notice

This is unreleased documentation for Rasa Open Source Documentation Main/Unreleased version.
For the latest released documentation, see the latest version (3.x).

Version: Main/Unreleased

Deploying a Rasa Assistant using Rasa Ephemeral Installer (REI)

note

Are you unfamiliar with Docker, Kubernetes and Helm? Check out "Understanding Rasa Deployments" on our YouTube channel.

If you would like to deploy Rasa Assistant using the Rasa OSS Helm chart on your machine, you can use Rasa Ephemeral Installer which installs all tools and creates a local Kubernetes cluster that allows you to use the Rasa OSS Helm chart.

We recommend this method as an alternative to docker-compose.

Create a local Kubernetes cluster via REI

The Rasa Ephemeral Install installs the following tools and creates a local Kubernetes cluster using kind.

Tools installed by REI:

  1. Simply execute the following command.

    curl -O https://rei.rasa.com/rei.sh && bash rei.sh -y

    After a few minutes, all components should be installed and a local Kubernetes cluster created.

    tip

    You can use the kubectl cluster-info to verify if all is good.

Deploy Rasa Open Source Assistant

  1. Add the Rasa Helm chart repository to helm.

    helm repo add rasa https://helm.rasa.com
    helm repo update
  2. Deploy Rasa Open Source server by using the rasa helm chart.

    helm install --namespace <NAMESPACE> <RELEASE_NAME> rasa/rasa

    For example:

    helm install --namespace rasa-oss rasa rasa/rasa
    tip

    If a namespace that you'd like to use doesn't exist you can use the --create-namespace to create it.

Access Rasa Open Source Assistant

By default the Rasa deployment is exposed via the rasa (<release name>) service and accessible only within a Kubernetes cluster. You can get the IP address using this command:

export SERVICE_PORT=$(kubectl get --namespace <your namespace> \
-o jsonpath="{.spec.ports[0].port}" services <release name>)
kubectl port-forward --namespace <your namespace> \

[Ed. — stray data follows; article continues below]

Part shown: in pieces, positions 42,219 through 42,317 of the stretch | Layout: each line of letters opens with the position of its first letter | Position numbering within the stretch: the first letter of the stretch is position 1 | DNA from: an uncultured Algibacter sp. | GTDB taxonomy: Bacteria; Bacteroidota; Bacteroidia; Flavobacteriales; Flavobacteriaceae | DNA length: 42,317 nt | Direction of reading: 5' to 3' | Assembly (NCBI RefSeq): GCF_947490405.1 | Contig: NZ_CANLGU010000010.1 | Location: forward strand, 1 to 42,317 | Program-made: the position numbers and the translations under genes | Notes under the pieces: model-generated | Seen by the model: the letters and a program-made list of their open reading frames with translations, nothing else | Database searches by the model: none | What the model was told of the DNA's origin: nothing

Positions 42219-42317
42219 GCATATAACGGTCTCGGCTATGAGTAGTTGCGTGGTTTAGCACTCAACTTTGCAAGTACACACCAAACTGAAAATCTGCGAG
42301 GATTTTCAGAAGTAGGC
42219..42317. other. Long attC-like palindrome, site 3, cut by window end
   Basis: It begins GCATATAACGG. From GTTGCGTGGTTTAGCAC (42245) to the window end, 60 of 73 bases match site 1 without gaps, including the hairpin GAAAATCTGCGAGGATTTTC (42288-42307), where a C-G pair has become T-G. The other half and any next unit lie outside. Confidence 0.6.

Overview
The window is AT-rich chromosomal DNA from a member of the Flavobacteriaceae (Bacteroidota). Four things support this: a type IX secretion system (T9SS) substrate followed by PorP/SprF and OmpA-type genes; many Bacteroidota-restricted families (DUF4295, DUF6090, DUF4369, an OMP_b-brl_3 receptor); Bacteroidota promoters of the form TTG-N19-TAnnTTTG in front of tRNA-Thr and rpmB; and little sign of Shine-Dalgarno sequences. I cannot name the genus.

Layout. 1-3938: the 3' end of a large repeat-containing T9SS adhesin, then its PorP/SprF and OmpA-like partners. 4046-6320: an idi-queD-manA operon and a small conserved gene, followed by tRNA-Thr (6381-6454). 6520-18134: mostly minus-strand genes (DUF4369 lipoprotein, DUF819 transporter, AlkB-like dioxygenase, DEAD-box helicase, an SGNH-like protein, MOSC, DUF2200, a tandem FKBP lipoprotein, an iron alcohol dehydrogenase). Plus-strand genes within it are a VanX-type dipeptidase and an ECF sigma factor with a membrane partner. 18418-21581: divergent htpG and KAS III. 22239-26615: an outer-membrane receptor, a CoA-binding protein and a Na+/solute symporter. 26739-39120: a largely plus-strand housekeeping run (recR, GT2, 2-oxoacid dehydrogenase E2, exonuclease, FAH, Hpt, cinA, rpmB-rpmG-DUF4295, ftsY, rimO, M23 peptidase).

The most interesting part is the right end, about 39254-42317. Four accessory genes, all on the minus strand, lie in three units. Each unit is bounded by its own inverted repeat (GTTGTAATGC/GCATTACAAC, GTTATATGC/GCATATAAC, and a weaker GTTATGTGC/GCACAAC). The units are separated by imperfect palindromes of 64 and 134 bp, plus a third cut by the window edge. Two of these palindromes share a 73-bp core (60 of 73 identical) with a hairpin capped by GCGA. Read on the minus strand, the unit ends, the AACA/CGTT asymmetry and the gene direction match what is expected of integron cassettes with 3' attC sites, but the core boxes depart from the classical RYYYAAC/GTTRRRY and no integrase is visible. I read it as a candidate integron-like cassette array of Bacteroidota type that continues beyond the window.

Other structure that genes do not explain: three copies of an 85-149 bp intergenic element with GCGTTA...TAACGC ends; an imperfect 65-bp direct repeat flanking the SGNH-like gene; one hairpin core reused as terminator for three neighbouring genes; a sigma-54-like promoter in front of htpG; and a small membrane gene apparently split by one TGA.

svc/<release name> ${SERVICE_PORT}:${SERVICE_PORT} &

Accessing Assistant from your local machine

The example above describe how to access Rasa Open Source Assistant by using kubectl port-forward. The other option is to expose your deployment on NodePort and access it directly.

  1. Prepare configuration that switch the rasa service to NodePort.

    # rasa-values.yaml
    service:
    type: "NodePort"
  2. Upgrade deployment.

    helm upgrade --namespace <NAMESPACE> --reuse-values -f rasa-values.yaml <RELEASE NAME> rasa/rasa
  3. Get the node port and address for the rasa service

    export NODE_PORT=$(kubectl get --namespace <NAMESPACE> -o jsonpath="{.spec.ports[0].nodePort}" services <RELEASE NAME>)
    $ curl http://127.0.0.1:${NODE_PORT}
    Hello from Rasa: 2.8.7

Configuration

Prepare an empty file called rasa-values.yaml which will include all your custom configuration for the installation with Helm.

All available values and more examples you can find in the Rasa helm chart repository.

note

The default configuration of the Rasa chart deploys a Rasa Open Source Server, downloads a model, and serves the downloaded model. Visit the Rasa helm chart repository to check out more examples of configuration.

Loading an initial model

The first time you install Rasa, you may not have a model server available yet, or you may want an lightweight model for testing the deployment. For this purpose, you can choose between training or downloading an initial model. By default, the Rasa chart downloads an example model from GitHub. To use this option, you don't have to change anything.

If you want to define an existing model to download from a URL you define instead, update your rasa-values.yaml with the URL according to the following configuration:

# rasa-values.yaml
applicationSettings:
initialModel: "https://github.com/RasaHQ/rasa-x-demo/blob/master/models/model.tar.gz?raw=true"
note

The URL for the initial model download has to point to a tar.gz file and must not require authentication.

Apply changes by executing the command:

helm upgrade --reuse-values -f rasa-values.yaml \
--namespace <NAMESPACE> <RELEASE_NAME> rasa/rasa

In the rasa helm chart repository you can find more options for loading models.

Configuring Channels

You can enable messaging channels by specifying credentials in rasa-values.yaml in the same way you would define them in credentials.yml when running locally.

For example, to enable the REST channel, update your rasa-values.yaml file with the following channel configuration:

# rasa-values.yaml
applicationSettings:
# (...)
credentials:
# (...)
additionalChannelCredentials:
rest:
note

For the rest channel, no credentials are required. To learn more see: https://rasa.com/docs/rasa/connectors/your-own-website)

Next steps